a social worker, it’s really hard to

take that hat off. But my children at The children that I was observing in my internship, they were struggling with that loss of control and their schedule. How do they engage in learning at homes that may or may not be unsafe or have a different vibe and even, you know, not every home could be like my home where I had a background in education, so I knew what to do. And I watched a lot of teachers struggling with children, especially children who had IPS or Yeah, disability, trying to communicate through a computer screen it was very difficult. Yeah, so letting them develop their sense of control so they can engage in learning. It’s just another aspect to me that I think absolutely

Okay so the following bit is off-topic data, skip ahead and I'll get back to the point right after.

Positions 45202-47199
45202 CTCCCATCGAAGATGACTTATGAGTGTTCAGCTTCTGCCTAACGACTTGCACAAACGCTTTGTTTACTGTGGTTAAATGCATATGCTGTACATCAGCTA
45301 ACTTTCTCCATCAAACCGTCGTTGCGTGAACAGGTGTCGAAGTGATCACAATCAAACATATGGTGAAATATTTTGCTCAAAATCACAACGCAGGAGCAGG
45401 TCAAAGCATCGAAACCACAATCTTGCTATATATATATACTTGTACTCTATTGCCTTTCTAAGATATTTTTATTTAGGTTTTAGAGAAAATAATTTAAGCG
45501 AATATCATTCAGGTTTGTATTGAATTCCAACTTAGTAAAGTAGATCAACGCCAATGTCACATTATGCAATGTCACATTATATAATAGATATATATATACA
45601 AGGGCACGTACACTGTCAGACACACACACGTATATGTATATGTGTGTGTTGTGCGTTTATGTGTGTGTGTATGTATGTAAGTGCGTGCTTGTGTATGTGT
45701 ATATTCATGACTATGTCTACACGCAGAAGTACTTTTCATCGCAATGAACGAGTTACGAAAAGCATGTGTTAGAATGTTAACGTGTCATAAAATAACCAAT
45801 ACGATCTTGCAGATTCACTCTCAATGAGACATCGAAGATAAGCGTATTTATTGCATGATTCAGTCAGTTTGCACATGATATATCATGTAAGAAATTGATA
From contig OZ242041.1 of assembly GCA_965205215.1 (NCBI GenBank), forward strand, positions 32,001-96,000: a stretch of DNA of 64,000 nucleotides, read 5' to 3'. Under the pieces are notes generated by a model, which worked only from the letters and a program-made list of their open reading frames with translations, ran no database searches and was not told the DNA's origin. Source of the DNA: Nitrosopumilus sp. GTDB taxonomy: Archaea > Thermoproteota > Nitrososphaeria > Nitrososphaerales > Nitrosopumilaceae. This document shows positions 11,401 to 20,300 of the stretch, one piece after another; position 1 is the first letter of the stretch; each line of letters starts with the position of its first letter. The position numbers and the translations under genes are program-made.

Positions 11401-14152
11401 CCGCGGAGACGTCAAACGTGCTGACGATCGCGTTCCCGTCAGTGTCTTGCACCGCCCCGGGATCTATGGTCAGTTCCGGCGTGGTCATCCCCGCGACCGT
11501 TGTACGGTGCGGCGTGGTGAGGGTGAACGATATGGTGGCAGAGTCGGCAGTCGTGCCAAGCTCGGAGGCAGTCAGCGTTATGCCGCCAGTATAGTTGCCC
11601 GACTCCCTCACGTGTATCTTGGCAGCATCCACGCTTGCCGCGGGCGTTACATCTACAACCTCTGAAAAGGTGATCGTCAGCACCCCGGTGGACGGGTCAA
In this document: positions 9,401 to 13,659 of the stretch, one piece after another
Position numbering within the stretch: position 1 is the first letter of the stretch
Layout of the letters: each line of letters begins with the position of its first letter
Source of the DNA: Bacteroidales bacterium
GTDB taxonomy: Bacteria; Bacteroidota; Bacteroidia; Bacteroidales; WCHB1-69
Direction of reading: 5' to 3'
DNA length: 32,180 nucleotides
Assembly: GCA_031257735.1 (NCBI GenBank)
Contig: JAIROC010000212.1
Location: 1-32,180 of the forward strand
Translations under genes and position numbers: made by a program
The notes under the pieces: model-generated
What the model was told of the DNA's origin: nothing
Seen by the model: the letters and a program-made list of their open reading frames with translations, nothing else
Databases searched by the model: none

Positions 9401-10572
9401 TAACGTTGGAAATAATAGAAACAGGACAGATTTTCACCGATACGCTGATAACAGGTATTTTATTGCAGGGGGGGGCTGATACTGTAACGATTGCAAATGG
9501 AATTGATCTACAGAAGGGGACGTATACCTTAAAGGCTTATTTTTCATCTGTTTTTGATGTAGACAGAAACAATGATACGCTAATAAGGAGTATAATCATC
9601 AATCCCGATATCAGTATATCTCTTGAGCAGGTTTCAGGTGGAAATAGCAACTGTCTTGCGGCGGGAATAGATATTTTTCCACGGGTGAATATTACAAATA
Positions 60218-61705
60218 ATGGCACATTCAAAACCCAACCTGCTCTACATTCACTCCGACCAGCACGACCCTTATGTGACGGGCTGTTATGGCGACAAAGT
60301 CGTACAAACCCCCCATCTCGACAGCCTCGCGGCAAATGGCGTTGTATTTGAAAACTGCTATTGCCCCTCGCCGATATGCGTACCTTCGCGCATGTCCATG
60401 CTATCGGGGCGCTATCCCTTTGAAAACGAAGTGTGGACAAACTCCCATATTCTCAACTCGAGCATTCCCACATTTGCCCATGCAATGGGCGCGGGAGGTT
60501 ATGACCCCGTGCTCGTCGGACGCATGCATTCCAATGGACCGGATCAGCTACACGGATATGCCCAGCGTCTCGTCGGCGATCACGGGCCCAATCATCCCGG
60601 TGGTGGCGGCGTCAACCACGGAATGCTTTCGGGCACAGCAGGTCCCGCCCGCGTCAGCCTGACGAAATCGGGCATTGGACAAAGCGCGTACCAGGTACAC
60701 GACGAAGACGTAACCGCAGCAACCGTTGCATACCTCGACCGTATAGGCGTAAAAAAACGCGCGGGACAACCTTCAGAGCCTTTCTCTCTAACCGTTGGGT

I think it’s like trying to imagine like what if someone gave you a laptop and gave you you know, zoom or whatever platform right and said, hey, you’re a lawyer now lawyer did on their own. I would So last right like, absolutely, like here for two in the local parenthesis of we can’t assume. I mean, we have to give parents a ton of grace, they are doing their best. They weren’t. I mean, many teachers weren’t set up technology wise for this, and certainly many homes weren’t right. And, you know, there’s also a piece to that I think we need to consider that for some students. The distance learning opportunities are an escape from the trauma that’s happening at school, right? And escape from bullying. It’s an escape from a teacher who’s who’s maybe not doing great classroom discipline are using shaming methods like clip charts or point names on the board or, you know, whatever reward again, so it’s an escape from those things. It’s an escape, you know, I was reading an article the other day, it said something like 95% of children have their first experience of racism at school. How many kids were safe from those things? Because they were home. Right? So there is it is a balancing act of knowing that some children are in our homes that maybe weren’t saved or weren’t set up for like optimizing the moment. Right? Or, or like maybe don’t have enough food. That’s just reality. Right? And on the flip side of that, for some students, home was a safer place than that. So it is like that acknowledgement that it’s both things for,